Migraines and headaches can occur at any age, including in young children and adolescents. However, it’s crucial to understand that the disorder can manifest itself differently in children than it does in adults.
Usual migraine symptoms like nausea, vomiting, increased sensitivity to light and sound are not always prevalent among child sufferers. It’s also important to remember that children are less able to describe accurately the pain that they’re going through, making the diagnosis more difficult.
According to a study by the National Headache Foundation, nearly 20 percent of children between 5 and 17 years of age are prone to headaches. Approximately 15 percent of that 20 percent are experiencing tension-type headaches, and 5 percent are suffering with migraines.
These are the most common types of migraines that affect children.
1. Common migraine without aura
Early triggers of this type of migraine may have a correlation with family history of menstrual periods. In fact, around 70 percent of children and adolescents who experience migraines have an immediate family member who also suffers with the condition, or had them when they were a child.
Typical symptoms include tenderness in muscles, and light or sound sensitivities. There are also some children-specific migraine symptoms, such as cyclic vomiting periods, car or motion sickness, and infant colic pain.
The episodic symptoms and the frequency at which they come also differ in children. Migraine specialists also suggest that the child or guardian keep a pain diary that tracks important observations and tendencies before going ahead with an in-depth official diagnosis. This will help to give the specialist more context and allow for a more informed consultation.
2. Classic migraine with aura
Children under the age of ten often encounter this type of classic migraine some time in the later afternoon. As they grow older, the onset can be expected to shift to early morning.
This type of migraine involves an aura that indicates the outset, and usually lasts for ten to thirty minutes. Aura is characterized by distorted or blurred vision, blind spots, or shifting lights. It can also involve unsettling speech, sensory variations and motor weakness.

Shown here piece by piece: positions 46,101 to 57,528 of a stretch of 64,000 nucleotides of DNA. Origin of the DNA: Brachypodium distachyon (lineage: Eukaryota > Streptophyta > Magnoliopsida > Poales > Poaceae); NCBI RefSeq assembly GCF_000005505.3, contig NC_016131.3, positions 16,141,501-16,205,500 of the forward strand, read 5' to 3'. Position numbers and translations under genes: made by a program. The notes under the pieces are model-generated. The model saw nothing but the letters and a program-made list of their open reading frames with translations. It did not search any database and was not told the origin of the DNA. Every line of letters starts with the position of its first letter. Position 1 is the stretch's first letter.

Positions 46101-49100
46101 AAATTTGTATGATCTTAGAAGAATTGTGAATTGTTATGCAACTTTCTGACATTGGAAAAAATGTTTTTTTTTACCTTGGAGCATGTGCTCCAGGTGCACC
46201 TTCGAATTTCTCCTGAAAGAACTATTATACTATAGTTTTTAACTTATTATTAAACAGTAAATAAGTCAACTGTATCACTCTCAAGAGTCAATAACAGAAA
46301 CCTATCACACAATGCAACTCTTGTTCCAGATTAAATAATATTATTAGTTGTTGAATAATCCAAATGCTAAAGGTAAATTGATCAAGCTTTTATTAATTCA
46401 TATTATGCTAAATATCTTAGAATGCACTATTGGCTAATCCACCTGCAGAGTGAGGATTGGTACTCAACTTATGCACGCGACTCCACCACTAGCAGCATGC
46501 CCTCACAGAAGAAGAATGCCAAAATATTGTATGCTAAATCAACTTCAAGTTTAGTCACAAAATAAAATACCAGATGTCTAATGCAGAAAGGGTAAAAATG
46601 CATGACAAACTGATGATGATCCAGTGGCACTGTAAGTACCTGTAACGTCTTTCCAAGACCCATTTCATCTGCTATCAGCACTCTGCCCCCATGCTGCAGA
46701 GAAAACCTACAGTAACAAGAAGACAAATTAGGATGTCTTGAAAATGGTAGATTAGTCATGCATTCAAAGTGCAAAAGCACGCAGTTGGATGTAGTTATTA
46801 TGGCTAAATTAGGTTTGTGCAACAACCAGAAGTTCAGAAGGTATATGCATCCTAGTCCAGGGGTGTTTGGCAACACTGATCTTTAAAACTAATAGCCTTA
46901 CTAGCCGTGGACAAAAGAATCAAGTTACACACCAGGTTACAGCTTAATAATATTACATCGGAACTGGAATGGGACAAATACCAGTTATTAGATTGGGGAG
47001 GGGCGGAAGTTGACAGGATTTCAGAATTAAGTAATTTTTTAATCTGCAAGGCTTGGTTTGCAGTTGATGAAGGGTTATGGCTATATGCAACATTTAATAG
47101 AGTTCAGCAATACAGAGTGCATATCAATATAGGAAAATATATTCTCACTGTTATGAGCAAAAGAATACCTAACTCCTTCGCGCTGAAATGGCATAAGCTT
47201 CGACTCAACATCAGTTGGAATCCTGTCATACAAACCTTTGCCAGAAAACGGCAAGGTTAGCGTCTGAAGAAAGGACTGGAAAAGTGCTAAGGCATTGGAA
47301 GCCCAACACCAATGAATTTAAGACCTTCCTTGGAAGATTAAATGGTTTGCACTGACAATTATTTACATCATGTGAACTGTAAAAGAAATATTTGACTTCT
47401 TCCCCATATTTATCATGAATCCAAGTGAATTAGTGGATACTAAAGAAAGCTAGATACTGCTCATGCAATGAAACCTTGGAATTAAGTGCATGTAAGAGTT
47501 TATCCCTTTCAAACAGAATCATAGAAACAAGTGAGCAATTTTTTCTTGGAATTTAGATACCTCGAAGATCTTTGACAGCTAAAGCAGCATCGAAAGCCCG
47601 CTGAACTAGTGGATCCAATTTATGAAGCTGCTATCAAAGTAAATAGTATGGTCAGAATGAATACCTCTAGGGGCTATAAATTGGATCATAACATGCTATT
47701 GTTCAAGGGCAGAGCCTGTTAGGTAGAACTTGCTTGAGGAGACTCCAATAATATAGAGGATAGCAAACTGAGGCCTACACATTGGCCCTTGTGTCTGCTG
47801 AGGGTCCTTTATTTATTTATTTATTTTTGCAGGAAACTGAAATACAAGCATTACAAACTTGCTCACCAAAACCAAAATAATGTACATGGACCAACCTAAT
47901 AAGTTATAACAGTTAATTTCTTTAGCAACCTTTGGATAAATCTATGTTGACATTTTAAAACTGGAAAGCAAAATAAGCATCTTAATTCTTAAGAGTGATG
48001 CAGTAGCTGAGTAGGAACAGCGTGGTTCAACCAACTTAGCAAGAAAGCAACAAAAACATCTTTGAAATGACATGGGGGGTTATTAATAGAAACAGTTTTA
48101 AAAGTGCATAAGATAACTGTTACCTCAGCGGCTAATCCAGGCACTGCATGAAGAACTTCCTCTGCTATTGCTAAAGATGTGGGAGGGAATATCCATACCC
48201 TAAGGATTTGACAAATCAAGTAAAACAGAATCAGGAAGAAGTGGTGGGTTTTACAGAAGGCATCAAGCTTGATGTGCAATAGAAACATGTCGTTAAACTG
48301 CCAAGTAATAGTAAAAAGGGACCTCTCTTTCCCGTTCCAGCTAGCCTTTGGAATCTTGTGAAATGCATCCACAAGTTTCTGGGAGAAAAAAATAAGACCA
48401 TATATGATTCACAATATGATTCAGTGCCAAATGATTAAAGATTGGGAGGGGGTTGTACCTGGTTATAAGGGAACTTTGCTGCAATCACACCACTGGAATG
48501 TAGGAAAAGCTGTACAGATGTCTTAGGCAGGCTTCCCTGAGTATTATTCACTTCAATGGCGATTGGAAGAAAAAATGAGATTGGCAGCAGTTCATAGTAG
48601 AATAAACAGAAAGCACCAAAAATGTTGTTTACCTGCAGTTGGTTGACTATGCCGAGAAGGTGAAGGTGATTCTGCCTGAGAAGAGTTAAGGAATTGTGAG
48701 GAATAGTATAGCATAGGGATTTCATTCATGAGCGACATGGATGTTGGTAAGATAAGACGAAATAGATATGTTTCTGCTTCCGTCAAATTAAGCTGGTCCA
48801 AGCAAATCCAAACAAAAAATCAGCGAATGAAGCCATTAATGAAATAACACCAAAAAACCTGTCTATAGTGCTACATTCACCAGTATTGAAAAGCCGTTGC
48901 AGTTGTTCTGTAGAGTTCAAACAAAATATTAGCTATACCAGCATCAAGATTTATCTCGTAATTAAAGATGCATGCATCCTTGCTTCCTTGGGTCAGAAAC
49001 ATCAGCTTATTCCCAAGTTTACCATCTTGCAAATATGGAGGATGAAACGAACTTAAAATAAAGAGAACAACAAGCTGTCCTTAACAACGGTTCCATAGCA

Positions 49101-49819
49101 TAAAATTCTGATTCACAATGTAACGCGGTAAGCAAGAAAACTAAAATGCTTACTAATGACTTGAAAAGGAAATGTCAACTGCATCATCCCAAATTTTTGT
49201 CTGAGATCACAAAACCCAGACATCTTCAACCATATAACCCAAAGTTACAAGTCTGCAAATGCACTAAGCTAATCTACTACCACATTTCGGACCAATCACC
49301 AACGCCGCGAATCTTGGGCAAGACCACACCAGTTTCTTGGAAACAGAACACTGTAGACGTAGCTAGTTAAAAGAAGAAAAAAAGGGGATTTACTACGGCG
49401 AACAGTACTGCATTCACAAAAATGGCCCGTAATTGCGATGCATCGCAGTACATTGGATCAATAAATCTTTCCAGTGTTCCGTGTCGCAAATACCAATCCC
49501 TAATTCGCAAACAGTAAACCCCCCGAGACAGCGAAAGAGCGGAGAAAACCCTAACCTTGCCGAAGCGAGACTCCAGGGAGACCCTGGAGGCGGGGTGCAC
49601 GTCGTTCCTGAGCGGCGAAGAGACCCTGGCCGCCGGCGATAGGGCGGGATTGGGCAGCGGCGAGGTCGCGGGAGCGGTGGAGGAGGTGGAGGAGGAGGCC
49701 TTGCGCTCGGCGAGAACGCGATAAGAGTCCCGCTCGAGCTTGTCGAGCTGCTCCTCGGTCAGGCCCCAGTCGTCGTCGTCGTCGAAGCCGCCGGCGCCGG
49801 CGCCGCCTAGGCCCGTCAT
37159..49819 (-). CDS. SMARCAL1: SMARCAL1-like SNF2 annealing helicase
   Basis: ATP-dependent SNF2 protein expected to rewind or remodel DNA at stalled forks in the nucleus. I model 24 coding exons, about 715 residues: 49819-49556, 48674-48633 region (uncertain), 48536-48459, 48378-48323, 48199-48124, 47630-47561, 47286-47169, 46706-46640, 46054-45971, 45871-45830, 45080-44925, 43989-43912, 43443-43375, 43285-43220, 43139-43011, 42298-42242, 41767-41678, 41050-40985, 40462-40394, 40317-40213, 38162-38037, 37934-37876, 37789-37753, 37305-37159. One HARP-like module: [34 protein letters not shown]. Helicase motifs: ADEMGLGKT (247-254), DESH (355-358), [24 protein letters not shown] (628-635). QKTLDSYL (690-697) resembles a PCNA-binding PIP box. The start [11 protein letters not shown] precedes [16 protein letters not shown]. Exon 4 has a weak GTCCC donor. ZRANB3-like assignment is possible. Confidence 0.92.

3. Abdominal Migraine
Another common type of migraine for children is one that involves a distinct abdominal pain, and is usually seen in children aged between seven and ten, with up to 4 percent of all children being affected by it.
The pain associated with an abdominal migraine can be sharp, crampy, or dull in nature, and can last from a few hours up to two or three days. The pain is normally felt around the belly button and can range from moderate to severe intensity. Children suffering with this condition may also undergo nausea, vomiting, loss of appetite, or heightened light or sound sensitivity.
Abdominal pain can also indicate a gastrointestinal or renal disease, so it’s advised to take a thorough and collateral assessment to ascertain and rule out the existence of these conditions.
What to do if my child is experiencing any of these types of migraines?
Like in adults, there are certain lifestyle tips that parents or guardians can incorporate in order to help prevent headaches or migraines in their children. Being strict with regard to regular, nutritious meals and uninterrupted sleep time will undoubtedly help any child that suffers with the condition. Getting quality sleep is aided by reducing screen time (or ideally, eliminating it altogether) at least two hours before bed, and of course, no caffeine consumption.
Taking these lifestyle changes on board can help prevent the onset of migraines and reduce the need for prescribed medication for children sufferers. However, if child is experiencing frequent migraine attacks, it is advised that they see a neurologist to prevent further deterioration of the condition.